As a class that involves going out to events and interacting with people, the Yearbook staff is dependent on the type of face-to-face social interaction that is restricted today. They have had to work their way around the various COVID-19 regulations that are in place in order to produce this year’s yearbook.
The class is divided into virtual and hybrid students, with about ¾ being the former. Everyday, including hybrid off days, the entire Yearbook staff checks into Zoom. Yearbook advisor Chandler Brown and the editors give them reminders of certain deadlines or updates. The staff then gets put into breakout rooms with one of the three editors to discuss the status of certain assignments and features. After that, they have the rest of class time to work offline.
In order to design pages the staff has been using Layout Pro, as opposed to more complicated programs like Adobe InDesign, with district provided MacBooks. They have also had to rely on selfies and headshots from students and virtual interviews in order to obtain the information they need to produce an actual yearbook.
However, the process behind creating a yearbook while simultaneously adapting to the anti-social atmosphere the pandemic brings has not been easy for the staff.
According to staff member Lauren Wiacek, a virtual student, one of the biggest challenges she faced this year was meeting deadlines during a time when getting assignments done is not as fast or efficient.
“You can’t go out and get the things that you need, like photos, so you have to wait on people to respond,” Wiacek said. “People are like ‘Can I get it to you tomorrow?’ and it’s kind of like ‘Sure,’ but the deadline may be the day after tomorrow. Am I going to be able to make the deadline in time, and is the page good enough? Do I have all the information I really need?’”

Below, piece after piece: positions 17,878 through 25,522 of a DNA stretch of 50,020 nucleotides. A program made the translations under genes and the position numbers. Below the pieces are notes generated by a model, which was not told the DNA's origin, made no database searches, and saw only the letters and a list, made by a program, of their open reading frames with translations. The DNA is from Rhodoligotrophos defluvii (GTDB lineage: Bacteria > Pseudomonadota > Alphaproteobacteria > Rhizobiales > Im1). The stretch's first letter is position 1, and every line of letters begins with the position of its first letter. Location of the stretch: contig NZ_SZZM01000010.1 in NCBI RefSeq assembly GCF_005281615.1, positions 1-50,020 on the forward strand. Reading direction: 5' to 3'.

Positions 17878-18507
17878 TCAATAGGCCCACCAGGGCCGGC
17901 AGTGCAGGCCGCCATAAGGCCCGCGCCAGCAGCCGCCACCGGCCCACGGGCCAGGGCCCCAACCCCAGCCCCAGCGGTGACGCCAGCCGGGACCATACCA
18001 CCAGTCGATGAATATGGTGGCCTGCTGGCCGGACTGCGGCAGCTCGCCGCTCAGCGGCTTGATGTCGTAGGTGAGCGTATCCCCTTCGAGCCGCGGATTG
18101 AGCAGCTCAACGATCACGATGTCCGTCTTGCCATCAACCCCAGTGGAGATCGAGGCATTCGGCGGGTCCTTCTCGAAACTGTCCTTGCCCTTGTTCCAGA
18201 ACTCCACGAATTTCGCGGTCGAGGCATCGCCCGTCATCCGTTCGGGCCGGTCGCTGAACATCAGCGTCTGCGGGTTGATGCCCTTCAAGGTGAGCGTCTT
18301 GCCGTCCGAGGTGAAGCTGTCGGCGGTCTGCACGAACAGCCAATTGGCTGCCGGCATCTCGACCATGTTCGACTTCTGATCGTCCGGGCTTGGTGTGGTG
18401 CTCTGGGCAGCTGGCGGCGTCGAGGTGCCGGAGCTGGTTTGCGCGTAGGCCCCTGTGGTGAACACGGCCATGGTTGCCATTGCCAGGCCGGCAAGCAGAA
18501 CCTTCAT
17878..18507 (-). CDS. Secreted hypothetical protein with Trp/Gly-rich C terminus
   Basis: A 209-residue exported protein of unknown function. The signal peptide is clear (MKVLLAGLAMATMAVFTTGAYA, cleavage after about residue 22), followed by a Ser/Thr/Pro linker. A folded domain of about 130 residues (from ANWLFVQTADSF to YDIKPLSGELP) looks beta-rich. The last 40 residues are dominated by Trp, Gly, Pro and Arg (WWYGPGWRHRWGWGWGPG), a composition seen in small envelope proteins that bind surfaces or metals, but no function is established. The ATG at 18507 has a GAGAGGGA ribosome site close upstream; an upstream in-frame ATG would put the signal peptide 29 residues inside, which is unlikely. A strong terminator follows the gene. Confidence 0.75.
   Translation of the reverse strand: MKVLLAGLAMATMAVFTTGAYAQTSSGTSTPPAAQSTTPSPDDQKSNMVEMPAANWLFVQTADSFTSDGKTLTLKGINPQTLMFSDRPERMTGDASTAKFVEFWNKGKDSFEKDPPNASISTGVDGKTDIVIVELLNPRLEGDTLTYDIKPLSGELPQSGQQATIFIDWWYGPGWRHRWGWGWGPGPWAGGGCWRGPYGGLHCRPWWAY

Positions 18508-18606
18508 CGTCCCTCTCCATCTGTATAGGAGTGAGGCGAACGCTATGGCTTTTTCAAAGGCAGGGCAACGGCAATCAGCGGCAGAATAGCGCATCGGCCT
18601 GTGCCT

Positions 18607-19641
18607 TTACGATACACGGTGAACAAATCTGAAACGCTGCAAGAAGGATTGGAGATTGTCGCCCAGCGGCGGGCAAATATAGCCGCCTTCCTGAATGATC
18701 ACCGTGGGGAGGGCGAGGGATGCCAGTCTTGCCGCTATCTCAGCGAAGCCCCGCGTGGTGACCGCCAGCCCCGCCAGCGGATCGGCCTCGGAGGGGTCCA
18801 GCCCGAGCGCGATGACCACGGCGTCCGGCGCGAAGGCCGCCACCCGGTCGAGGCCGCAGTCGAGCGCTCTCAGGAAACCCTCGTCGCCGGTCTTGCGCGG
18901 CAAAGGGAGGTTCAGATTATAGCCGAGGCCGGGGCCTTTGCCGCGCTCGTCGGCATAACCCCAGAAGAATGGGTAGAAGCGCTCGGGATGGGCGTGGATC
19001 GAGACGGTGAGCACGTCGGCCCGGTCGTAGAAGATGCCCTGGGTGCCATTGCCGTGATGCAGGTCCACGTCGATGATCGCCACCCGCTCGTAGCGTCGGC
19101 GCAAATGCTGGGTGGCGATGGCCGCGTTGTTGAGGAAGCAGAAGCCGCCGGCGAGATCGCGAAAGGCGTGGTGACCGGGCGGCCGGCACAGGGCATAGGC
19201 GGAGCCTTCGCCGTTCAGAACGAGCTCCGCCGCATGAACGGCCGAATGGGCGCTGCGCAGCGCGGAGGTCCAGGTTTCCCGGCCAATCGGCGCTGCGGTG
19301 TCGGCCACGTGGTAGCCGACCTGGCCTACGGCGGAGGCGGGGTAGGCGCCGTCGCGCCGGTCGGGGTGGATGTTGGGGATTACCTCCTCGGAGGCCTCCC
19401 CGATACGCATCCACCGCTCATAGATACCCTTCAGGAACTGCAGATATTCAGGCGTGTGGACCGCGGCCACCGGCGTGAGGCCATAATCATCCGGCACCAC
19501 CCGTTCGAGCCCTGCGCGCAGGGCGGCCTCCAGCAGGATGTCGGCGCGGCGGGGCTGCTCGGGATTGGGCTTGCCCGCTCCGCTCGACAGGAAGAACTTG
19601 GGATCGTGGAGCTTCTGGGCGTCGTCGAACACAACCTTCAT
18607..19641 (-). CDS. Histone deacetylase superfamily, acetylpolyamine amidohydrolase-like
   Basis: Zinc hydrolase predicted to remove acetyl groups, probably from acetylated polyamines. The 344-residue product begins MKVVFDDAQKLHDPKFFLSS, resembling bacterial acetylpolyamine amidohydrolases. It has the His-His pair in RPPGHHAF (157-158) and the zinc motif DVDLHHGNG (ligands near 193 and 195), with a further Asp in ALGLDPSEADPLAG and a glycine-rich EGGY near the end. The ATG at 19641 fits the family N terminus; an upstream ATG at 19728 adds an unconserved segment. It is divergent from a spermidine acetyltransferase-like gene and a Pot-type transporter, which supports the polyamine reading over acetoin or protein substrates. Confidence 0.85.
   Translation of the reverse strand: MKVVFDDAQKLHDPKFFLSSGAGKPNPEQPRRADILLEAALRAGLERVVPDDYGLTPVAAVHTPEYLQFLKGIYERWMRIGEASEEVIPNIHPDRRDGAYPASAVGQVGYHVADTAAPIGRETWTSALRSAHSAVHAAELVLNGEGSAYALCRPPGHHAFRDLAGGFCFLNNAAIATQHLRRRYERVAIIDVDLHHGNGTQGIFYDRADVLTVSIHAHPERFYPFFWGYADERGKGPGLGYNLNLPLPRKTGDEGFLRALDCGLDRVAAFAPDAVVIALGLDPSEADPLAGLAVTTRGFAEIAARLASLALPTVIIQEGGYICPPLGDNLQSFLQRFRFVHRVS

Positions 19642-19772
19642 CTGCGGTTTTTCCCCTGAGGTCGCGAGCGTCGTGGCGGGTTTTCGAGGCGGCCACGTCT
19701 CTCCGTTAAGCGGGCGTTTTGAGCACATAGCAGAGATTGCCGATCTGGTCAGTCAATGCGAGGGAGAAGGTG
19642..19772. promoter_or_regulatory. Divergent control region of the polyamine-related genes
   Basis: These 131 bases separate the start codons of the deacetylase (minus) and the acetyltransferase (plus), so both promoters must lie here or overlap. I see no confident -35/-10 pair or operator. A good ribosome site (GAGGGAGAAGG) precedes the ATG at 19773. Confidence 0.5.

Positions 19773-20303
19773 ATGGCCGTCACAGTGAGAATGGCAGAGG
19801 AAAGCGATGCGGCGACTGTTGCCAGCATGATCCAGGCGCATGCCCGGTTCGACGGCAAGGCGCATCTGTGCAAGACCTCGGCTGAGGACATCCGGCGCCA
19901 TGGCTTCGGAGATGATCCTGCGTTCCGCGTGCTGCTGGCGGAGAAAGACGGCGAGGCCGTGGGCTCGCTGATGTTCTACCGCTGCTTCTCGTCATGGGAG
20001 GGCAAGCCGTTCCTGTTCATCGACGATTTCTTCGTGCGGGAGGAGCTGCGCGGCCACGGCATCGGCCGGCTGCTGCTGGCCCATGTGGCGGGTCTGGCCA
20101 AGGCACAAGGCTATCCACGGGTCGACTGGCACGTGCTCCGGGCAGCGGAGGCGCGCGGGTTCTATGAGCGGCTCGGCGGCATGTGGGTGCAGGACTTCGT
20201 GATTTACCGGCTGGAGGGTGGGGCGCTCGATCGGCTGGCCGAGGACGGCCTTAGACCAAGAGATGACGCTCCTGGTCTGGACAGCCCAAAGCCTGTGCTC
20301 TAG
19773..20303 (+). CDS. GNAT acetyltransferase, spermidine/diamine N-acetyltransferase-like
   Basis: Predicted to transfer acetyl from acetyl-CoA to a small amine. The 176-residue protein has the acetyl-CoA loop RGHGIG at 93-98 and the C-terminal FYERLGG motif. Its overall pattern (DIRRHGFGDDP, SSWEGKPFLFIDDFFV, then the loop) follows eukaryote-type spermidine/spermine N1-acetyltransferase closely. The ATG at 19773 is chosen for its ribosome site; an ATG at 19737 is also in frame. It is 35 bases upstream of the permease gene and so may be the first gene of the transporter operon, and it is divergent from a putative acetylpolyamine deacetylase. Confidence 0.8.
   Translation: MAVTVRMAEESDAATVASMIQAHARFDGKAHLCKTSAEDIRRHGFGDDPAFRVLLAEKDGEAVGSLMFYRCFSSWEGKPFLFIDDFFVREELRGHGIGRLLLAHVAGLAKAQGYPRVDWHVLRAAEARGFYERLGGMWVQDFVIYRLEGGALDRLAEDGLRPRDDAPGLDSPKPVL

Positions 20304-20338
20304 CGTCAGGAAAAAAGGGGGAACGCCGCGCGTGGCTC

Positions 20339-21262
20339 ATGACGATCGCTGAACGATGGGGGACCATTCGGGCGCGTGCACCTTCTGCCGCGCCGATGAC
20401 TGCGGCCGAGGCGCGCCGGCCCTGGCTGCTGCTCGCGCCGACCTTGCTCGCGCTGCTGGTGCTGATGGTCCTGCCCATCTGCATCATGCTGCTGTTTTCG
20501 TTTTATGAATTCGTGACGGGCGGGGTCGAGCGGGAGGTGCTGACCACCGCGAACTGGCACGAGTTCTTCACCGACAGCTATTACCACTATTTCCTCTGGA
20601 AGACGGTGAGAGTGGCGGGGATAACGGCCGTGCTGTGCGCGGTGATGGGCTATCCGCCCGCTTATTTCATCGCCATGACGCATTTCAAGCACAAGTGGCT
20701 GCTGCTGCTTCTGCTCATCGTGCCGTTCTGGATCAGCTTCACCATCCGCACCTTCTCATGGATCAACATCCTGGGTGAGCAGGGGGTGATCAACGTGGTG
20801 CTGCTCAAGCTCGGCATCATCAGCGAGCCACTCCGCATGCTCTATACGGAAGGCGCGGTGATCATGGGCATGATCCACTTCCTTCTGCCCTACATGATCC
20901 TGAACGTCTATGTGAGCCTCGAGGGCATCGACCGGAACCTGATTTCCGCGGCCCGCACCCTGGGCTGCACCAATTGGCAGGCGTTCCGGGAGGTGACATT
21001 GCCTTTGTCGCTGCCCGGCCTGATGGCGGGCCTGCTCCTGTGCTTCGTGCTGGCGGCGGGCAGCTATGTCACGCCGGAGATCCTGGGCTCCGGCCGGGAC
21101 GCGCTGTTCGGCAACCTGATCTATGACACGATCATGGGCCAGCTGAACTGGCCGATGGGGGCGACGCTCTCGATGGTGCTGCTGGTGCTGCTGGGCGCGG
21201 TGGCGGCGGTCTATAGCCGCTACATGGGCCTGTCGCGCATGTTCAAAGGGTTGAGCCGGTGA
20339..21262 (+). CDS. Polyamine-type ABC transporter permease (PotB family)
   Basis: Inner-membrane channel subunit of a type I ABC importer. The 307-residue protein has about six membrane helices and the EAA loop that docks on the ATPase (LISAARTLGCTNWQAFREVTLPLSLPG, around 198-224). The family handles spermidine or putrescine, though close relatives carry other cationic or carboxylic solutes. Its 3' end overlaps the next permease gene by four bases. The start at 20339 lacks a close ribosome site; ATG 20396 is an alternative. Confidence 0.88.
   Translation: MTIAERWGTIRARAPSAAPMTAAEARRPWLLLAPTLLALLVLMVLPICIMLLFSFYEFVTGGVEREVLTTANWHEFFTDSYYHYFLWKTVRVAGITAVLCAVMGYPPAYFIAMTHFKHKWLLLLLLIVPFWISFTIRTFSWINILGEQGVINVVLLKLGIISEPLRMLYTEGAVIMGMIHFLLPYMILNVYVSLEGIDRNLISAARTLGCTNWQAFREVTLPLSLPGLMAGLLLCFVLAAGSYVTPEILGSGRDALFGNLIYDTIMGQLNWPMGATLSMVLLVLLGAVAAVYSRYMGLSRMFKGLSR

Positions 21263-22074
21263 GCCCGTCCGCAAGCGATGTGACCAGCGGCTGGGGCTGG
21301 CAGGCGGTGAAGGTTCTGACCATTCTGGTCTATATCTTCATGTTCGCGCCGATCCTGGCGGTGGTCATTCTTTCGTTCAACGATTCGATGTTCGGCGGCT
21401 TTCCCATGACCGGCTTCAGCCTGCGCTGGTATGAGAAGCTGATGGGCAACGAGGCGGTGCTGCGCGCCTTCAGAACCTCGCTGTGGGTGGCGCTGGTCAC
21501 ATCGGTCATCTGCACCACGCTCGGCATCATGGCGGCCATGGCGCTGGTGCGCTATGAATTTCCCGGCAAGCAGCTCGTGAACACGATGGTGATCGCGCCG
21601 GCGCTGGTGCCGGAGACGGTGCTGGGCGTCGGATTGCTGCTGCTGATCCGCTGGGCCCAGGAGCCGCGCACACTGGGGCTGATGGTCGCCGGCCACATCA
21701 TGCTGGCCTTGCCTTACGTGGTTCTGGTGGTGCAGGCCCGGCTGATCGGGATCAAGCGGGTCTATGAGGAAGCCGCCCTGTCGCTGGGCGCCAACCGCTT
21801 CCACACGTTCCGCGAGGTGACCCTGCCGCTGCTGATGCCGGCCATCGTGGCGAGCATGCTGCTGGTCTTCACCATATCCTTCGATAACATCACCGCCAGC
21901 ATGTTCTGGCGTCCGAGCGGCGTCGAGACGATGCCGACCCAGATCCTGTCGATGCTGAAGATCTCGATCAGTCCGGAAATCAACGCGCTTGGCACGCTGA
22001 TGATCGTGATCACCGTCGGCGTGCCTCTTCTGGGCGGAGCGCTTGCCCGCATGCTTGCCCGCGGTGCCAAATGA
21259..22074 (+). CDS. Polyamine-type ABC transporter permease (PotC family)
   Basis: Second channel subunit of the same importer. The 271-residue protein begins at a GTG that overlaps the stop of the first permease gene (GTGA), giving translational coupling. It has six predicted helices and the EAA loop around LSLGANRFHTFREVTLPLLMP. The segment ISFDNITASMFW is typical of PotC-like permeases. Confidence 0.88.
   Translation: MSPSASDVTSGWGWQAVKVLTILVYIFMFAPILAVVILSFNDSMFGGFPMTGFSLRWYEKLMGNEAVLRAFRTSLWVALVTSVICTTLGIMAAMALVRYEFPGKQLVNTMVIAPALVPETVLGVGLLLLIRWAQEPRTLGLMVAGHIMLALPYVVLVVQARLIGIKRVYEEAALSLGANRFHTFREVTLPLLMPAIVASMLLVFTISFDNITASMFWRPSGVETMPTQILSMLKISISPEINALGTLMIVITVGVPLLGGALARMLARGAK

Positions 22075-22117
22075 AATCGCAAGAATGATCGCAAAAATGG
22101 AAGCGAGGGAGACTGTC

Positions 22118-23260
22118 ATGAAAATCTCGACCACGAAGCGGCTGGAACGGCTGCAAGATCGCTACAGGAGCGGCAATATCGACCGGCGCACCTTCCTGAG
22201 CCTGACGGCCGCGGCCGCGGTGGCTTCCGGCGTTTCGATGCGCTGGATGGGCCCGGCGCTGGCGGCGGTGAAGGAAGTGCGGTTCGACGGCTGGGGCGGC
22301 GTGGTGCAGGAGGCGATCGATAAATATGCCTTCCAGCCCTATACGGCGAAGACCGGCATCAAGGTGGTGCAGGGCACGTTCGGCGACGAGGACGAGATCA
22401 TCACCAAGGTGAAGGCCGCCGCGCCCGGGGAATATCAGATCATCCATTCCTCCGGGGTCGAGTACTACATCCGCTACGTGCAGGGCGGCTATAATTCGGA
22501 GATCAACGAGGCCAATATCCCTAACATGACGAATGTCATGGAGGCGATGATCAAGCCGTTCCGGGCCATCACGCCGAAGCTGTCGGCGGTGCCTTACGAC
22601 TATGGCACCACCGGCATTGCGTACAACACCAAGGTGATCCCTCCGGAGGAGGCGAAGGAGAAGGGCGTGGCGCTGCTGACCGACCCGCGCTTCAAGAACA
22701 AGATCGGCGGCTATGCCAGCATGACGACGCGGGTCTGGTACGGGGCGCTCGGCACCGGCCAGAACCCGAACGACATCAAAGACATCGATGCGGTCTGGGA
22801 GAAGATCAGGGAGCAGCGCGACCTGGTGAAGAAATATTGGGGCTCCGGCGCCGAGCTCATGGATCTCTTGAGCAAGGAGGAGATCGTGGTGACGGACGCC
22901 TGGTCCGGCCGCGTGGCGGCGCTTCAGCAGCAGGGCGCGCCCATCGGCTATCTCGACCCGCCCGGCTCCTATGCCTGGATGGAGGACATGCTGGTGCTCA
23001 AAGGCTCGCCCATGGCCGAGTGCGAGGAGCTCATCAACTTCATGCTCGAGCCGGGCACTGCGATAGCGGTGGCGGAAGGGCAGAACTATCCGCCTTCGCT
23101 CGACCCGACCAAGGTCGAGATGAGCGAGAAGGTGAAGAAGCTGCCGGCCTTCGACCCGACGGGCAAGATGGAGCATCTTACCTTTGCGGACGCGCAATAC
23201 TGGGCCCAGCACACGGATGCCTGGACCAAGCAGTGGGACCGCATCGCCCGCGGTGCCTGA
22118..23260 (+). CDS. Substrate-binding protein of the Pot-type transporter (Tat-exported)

Editor in chief Rachael Wexler sees interviews as more difficult to get now then they would be during a normal school year. Usually, a student would be pulled out of class for a quick interview during school. But that’s not an option for this year.
“We had to reach out through social media and texting, and that can be a big problem because a lot of people don’t respond or they just take too long to respond,” Wexler said.
Wexler said having some authority on the staff has eased her nerves throughout the whole process.
“If I wasn’t in a leadership position, I’d be double stressed because I wouldn’t feel like I had enough control,” she said.
Not all is bleak for Yearbook, though. The feeling of camaraderie among the staff has given them the motivation to reach out to others for help and get their work done.
“You’re not really wanting to be the person who has to speak up and ask ‘How do I take these pictures?’ or ‘How am I supposed to write this caption?,’” Wiacek said. “Having that bond right away made it easier to reach out to others.”
From the point of view of an editor, Wexler said that the team has improved in work ethic and attitude.
“I think they’re more encouraged and excited to get it because they know that it’s kind of fun,” Wexler said. “I think they’re doing better.”
The Yearbook staff has had to face the trials and tribulations that this year has brought, with many struggles and successes along the way. The camaraderie and perseverance among the staff has allowed them to carry forth, producing a yearbook that recounts this unconventional year.
The final pages were submitted May 28th and the Yearbook is expected to arrive in July. Distribution may occur at registration.